Options for scaling your business

Scaling is no easy feat, and it’s not for the faint of heart. However, it is a journey that creative agencies must go through to deliver sustainable growth. Perhaps the best way to think about scaling is in terms of the business U-curve:

  • Stage 1: Profit growth – when you are a small business and every new sale is profitable.
  • Stage 2: Maintaining profitability through revenue growth.
  • Stage 3: Growth and profit – where the effects of scaling have the greatest impact.

The execution of scaling is key. If you plan it well and invest upfront, then scaling will be easier and more effective.

There are two ways to scale your business: by scaling for depth or scaling for breadth, also known as vertical and horizontal scaling.

Scaling for depth

Scaling for depth is not a new concept. It’s been around for a few decades, and it’s based on the idea that companies should focus on just one segment of the market to penetrate deep. This means that you should focus on getting people in one segment of the market super excited about your service, and then make sure you keep up with them by giving them what they want over time.

How do you do this?

Use your domain expertise to do more within your market niche, and provide more value for clients and potential clients. If you are working with a specific sort of client in a specific industry, specialize further within that niche, delivering more and better services that your clients need.

It’s important to identify your product-market fit and specialize your agency around this. By understanding your existing clients – their industry, business, challenges, and opportunities, for example – you can innovate existing services and develop new services and products that will be attractive to existing and new clients within your area of specialization.

The goal of scaling for depth? To cement your product-market fit and drive growth rates by marketing your experience and specialization within a single market sector or industry.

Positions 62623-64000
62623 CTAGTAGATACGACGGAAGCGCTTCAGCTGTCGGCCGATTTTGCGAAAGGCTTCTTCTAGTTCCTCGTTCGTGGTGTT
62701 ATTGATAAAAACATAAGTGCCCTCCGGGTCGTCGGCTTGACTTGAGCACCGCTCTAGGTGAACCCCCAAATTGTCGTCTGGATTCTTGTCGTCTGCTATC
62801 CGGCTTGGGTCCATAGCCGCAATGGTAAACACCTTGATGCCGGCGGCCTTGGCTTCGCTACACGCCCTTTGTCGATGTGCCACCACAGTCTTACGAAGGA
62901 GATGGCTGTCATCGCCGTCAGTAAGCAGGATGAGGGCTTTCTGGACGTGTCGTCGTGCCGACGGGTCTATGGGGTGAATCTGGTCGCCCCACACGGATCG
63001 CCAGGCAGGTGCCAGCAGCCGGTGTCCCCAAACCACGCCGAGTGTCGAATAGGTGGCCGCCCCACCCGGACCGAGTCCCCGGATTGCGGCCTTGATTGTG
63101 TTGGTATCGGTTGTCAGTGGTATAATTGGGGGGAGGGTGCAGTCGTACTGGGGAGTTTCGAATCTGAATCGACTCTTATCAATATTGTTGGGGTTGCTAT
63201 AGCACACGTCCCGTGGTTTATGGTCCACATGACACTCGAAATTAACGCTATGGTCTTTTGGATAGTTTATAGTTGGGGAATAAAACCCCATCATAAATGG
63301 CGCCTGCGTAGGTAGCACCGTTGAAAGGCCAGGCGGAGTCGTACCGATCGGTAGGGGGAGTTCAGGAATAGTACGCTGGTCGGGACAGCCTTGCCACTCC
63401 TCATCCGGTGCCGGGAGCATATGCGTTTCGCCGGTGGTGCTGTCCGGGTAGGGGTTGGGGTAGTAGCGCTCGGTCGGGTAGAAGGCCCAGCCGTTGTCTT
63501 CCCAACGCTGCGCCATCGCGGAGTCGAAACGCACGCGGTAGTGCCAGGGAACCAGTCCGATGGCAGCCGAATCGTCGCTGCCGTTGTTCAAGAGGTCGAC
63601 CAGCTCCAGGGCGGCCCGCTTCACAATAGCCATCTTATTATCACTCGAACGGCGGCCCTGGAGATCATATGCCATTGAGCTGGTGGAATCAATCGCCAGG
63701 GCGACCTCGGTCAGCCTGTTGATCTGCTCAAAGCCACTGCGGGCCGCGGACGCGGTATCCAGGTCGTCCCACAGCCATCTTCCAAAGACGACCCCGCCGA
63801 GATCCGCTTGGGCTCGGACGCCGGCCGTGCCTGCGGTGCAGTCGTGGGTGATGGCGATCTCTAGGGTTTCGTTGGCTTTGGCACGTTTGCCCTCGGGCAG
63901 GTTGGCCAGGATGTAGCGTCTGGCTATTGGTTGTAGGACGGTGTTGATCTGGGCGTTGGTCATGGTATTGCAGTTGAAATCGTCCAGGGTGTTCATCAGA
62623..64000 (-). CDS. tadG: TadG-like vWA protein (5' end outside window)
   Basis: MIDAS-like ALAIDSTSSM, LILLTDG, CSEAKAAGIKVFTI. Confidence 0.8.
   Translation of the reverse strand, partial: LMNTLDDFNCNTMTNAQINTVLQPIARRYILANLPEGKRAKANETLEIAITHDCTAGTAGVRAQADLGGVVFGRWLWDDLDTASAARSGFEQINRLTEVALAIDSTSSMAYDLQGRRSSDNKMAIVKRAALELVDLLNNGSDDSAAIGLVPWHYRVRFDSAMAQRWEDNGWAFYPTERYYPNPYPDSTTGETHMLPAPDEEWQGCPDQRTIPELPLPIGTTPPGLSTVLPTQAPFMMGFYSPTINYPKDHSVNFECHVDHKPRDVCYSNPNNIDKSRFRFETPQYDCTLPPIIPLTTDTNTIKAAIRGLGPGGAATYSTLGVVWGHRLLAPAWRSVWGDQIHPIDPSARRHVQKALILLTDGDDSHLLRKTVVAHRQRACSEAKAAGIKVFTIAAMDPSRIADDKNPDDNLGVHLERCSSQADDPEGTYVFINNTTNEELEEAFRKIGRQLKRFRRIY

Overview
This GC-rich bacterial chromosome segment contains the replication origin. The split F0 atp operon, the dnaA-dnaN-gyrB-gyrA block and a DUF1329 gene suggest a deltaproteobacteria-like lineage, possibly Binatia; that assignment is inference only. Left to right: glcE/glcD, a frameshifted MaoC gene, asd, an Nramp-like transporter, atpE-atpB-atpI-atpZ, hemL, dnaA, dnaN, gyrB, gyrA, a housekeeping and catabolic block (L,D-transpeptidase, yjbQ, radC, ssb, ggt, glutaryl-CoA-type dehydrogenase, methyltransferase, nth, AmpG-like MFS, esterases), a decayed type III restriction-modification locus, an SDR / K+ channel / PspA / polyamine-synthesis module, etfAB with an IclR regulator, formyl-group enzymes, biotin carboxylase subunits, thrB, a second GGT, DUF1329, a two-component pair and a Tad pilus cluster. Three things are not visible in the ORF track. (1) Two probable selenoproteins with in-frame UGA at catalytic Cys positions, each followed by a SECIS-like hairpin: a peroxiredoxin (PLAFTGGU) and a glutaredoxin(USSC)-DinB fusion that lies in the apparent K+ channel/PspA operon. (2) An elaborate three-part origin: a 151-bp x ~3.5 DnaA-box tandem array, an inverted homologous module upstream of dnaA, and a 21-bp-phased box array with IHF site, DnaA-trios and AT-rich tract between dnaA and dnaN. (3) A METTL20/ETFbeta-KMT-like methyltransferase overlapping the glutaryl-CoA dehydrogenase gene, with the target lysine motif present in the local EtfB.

Scaling for breadth

Scaling for breadth is the process of finding adjacent markets that have the same type of clients and problems. You can then sell your existing products and services to those clients, as ‘ready-made solutions’. For example, if you develop websites for large construction firms, you can do the same for large engineering firms. Your service is still relevant to them.

How do you do this?

You might seek to find the commonalities between different markets where they share a problem, customer group, or pain point. When you find these connections, you can identify new markets that might want to pay for a solution to those shared problems. 

On the other hand, you can discover an adjacent market that has a similar customer base by looking at their demographics, psychographics, and product offerings, and then assessing how they differ from your current market.

To scale your agency successfully, avoid this mistake

Some firms try to scale in-depth and breadth. This is a big mistake. You will end up pouring money into adding the resources needed to service your client base. You will lose focus on what you are exceptionally good at, and spread your resources way too thinly.

Successful agencies focus on what they do best, and they use their expertise to scale either vertically or horizontally.

Is your creative agency ready to scale and grow? Take our growth phase assessment to discover where your firm is positioned. It only takes a couple of minutes, and you will gain valuable insight to help your firm grow faster and more sustainably.